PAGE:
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A Brand-New Time Lord, but He Sounds Familiar

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2010-04-17 New York Times.jpg

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They got rid of the high-tops, and for that alone we should be grateful. There was something profoundly irritating about watching David Tennant, the 10th Doctor Who, run around last season saving the world in a suit and sneakers.

Matt Smith makes his American debut as the doctor--the last Time Lord from the planet Gallifrey, a sort of intergalactic, time-traveling sheriff with a special fondness for Earth--on Saturday night on BBC America. Toward the end of the episode, the fifth-season premiere of the modern "Doctor Who" series (which now numbers 31 seasons total), he puts together his new outfit, and it's traditional and tweedy, with a bow tie and sensible shoes: Good for him.

In other ways, though, Mr. Smith, a young Doctor at 27, appeared to be doing his best Tennant impersonation: darting here and there with something approaching Mr. Tennant's manic energy and eerily capturing his vocal rhythms. When Mr. Smith ran to his beloved Tardis (the police box he uses to jet around through time arid space) shouting "No no no no no; it sounded as if Mr. Tennant had dropped by to dub his voice.

It may be that Mr. 'Smith has been instructed to do this — it makes sense in terms of the narrative, in which the Doctor periodically generates a new body but retains his spirit, and Mr. Tennant was tremendously popular daring his three seasons in the show. In any case, Mr. Smith needs to start shaping his own take on the role.

The episode begins with the Tardis crashing outside the house of a young Scottish girl whose bedroom happens to lie athwart a crack in the universe — don't they always? — through which an alien criminal escapes from prison. High jinks ensue, during which the new Doctor misnavigates time and the spunky young girl ages into a spunky young woman, Amy Pond, who becomes the Doctor's latest companion, a lithe redhead Who stares appreciatively while the Doctor changes clothes.

Amy is played by Karen Gillan, another British television performer previously unknown here. Everyone has their own favorite "Doctor Who" companion, and comparing them is a fool's game, but from here, and on very little evidence, Ms. Gillan looks promising — she's at least as good an actress as the previous companions Catherine Tate (Donna), Freema Agyeman Martha) and Billie Piper (Rose) and her chemistry with Mr. Smith could rival that of the Piper-Tennant pairing.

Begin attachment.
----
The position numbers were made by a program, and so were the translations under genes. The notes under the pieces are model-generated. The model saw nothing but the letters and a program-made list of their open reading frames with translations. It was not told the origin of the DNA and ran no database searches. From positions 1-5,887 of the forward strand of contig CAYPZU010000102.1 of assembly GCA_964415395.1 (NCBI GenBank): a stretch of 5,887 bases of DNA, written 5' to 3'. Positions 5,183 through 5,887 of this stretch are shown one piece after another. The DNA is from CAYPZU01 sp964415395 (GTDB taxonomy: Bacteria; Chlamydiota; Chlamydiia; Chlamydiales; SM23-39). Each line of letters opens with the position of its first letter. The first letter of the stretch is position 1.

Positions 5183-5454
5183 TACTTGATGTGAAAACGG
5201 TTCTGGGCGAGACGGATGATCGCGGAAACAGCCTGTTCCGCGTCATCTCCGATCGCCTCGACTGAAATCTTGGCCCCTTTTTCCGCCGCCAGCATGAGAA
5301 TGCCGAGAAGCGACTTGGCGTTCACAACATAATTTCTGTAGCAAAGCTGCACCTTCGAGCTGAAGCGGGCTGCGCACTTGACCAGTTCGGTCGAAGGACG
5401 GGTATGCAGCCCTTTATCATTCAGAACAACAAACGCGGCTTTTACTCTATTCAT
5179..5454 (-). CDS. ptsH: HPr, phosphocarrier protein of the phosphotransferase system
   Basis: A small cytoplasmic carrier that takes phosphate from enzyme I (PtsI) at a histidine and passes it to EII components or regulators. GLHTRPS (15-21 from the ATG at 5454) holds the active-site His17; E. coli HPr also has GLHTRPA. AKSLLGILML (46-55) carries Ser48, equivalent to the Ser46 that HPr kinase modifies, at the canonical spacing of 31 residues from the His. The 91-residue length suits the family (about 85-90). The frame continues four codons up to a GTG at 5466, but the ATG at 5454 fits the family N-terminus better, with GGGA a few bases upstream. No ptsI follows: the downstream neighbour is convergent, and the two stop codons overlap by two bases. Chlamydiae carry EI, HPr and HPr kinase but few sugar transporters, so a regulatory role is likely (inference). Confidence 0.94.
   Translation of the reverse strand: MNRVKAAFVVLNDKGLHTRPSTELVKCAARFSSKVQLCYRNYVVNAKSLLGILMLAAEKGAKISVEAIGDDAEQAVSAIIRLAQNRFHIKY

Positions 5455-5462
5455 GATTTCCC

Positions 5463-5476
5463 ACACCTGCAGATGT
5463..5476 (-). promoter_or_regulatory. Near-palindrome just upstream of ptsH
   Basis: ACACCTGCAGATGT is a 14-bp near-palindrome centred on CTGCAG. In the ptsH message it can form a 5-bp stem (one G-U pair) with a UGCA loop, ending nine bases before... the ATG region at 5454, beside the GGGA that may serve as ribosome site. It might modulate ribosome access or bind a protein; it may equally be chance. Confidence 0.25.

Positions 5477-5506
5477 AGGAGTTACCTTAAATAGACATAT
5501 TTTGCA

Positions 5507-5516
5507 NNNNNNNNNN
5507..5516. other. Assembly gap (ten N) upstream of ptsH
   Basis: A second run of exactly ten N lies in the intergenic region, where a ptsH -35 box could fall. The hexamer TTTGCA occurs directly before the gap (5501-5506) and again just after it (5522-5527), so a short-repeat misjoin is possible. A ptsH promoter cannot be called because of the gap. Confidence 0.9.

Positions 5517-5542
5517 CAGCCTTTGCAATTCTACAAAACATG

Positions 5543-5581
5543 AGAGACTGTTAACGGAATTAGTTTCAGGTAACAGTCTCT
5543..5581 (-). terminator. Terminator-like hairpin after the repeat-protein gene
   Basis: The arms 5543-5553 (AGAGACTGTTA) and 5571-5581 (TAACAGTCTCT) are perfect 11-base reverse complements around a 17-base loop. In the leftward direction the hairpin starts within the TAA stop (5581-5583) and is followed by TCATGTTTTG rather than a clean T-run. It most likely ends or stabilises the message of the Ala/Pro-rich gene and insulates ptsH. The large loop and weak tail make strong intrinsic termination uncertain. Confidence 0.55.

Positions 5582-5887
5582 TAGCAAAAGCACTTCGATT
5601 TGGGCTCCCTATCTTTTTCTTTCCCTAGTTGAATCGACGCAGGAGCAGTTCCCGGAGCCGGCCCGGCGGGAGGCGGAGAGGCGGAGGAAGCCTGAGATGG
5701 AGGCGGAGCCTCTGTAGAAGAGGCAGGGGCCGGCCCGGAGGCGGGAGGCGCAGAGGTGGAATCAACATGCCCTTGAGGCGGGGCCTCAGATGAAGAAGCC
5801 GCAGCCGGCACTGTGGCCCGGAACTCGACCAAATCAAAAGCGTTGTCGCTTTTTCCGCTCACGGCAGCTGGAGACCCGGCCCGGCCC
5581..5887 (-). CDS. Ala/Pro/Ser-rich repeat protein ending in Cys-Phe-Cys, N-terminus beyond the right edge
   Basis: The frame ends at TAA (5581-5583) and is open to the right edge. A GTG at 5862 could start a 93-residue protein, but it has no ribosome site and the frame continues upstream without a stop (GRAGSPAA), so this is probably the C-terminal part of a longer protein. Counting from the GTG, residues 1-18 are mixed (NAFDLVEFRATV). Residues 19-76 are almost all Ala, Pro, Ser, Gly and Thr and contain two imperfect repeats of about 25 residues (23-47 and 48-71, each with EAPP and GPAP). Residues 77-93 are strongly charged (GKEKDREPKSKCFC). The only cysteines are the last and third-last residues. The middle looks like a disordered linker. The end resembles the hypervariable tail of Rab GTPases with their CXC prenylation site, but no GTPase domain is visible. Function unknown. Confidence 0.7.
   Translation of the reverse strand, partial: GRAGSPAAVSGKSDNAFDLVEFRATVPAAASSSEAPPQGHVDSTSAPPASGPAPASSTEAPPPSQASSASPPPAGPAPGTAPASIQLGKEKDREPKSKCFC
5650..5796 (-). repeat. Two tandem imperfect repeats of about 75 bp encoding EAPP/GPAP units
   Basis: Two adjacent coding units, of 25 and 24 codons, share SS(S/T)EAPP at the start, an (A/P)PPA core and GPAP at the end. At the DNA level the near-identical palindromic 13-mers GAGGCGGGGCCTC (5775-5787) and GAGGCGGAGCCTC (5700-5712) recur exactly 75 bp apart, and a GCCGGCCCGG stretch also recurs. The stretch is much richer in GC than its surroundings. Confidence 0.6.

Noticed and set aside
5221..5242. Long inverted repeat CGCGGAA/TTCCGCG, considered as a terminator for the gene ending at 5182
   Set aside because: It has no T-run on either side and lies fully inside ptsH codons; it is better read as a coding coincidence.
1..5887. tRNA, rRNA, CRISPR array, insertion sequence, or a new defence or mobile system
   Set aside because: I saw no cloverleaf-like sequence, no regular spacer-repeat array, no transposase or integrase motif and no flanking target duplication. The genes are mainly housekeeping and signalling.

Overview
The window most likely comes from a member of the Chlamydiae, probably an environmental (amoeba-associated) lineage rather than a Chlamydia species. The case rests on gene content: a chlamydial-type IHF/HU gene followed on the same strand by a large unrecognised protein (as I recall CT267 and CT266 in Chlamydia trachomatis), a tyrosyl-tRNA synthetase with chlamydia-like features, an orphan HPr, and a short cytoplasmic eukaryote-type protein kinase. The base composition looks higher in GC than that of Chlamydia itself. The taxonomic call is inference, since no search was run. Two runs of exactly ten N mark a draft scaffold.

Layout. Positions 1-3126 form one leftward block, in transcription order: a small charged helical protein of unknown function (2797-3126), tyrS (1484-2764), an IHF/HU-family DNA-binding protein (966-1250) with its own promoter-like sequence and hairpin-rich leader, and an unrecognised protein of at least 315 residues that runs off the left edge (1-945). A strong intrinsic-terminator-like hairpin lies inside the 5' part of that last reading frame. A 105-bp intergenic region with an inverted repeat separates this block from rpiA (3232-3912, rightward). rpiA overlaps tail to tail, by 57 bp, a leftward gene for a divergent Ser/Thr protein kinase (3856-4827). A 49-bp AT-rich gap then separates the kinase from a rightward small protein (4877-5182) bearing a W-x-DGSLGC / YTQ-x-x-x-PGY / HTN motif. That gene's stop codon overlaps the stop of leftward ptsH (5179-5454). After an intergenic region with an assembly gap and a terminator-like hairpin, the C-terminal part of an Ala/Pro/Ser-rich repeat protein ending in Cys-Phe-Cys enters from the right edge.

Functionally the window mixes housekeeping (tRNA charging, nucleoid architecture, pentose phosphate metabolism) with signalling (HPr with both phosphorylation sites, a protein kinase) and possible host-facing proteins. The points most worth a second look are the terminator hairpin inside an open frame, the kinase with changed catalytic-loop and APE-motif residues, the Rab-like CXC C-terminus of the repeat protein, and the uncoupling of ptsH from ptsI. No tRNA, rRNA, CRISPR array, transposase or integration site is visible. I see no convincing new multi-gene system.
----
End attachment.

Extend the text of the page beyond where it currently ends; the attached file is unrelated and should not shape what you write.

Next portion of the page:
Mr. Tennant isn't the only per-son who left "Doctor Who" after last season, of course, and the show may feel most keenly the absence of Russell T. Davies, creator of the modern series and the writer or co-writer of 31 of its episodes. Mr. Davies' second in command, Steven Moffat, has taken over the production reins and wrote the season premiere.

For better or worse, Mr. Moffat appears more interested in the show's creepy, end-of-days side than in its silly-jokes side, which had dominated under Mr. Davies. This may please fans of older iterations of the show, which were nodded to in a montage of past doctors. New fans, who can catch on quickly — there are scary monsters, and the Doctor defeats them — can make their own judgments.

The episode was clean and fast-moving, the revelations and new character points clicking into place on cue — a well-oiled piece of machinery. But it felt a bit routine, as if keeping the machine running was now the paradigm. There was none of the over-the-top exuberance, in either comic or melodramatic terms, of the Davies years; one attempt at that, an early sequence in which the Doctor spits out a series of meals while trying to determine what food he now likes, was grimly unfunny.

Allowances must be made for a scene-setting episode introducing an entire new cast, and the show could easily get back in the groove next week. But perhaps, once the new Doctor gets the hang of the Tardis, he could go back to late 2009 and pick up Mr. Davies, just for a consult.

Steven Moffat, lead writer; Mr. Moffat, Piers Wenger and Beth !Ills, executive producers. Produced by BBC Wales for BBC One.

WITH: Matt Smith (the Doctor), Karen Gillan (Amy Pond) and Arthur Darvill (Little Dorrit).

Caption: Matt Smith, right, who plays the time-traveling title character in the series "Doctor Who," with Arthur Darvill and Karen Gillan.

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  • APA 6th ed.: Hale, Mike (2010-04-17). A Brand-New Time Lord, but He Sounds Familiar. The New York Times p. C3.
  • MLA 7th ed.: Hale, Mike. "A Brand-New Time Lord, but He Sounds Familiar." The New York Times [add city] 2010-04-17, C3. Print.
  • Chicago 15th ed.: Hale, Mike. "A Brand-New Time Lord, but He Sounds Familiar." The New York Times, edition, sec., 2010-04-17
  • Turabian: Hale, Mike. "A Brand-New Time Lord, but He Sounds Familiar." The New York Times, 2010-04-17, section, C3 edition.
  • Wikipedia (this article): <ref>{{cite news| title=A Brand-New Time Lord, but He Sounds Familiar | url=http://cuttingsarchive.org/index.php/A_Brand-New_Time_Lord,_but_He_Sounds_Familiar | work=The New York Times | pages=C3 | date=2010-04-17 | via=Doctor Who Cuttings Archive | accessdate=5 December 2019 }}</ref>
  • Wikipedia (this page): <ref>{{cite web | title=A Brand-New Time Lord, but He Sounds Familiar | url=http://cuttingsarchive.org/index.php/A_Brand-New_Time_Lord,_but_He_Sounds_Familiar | work=Doctor Who Cuttings Archive | accessdate=5 December 2019}}</ref>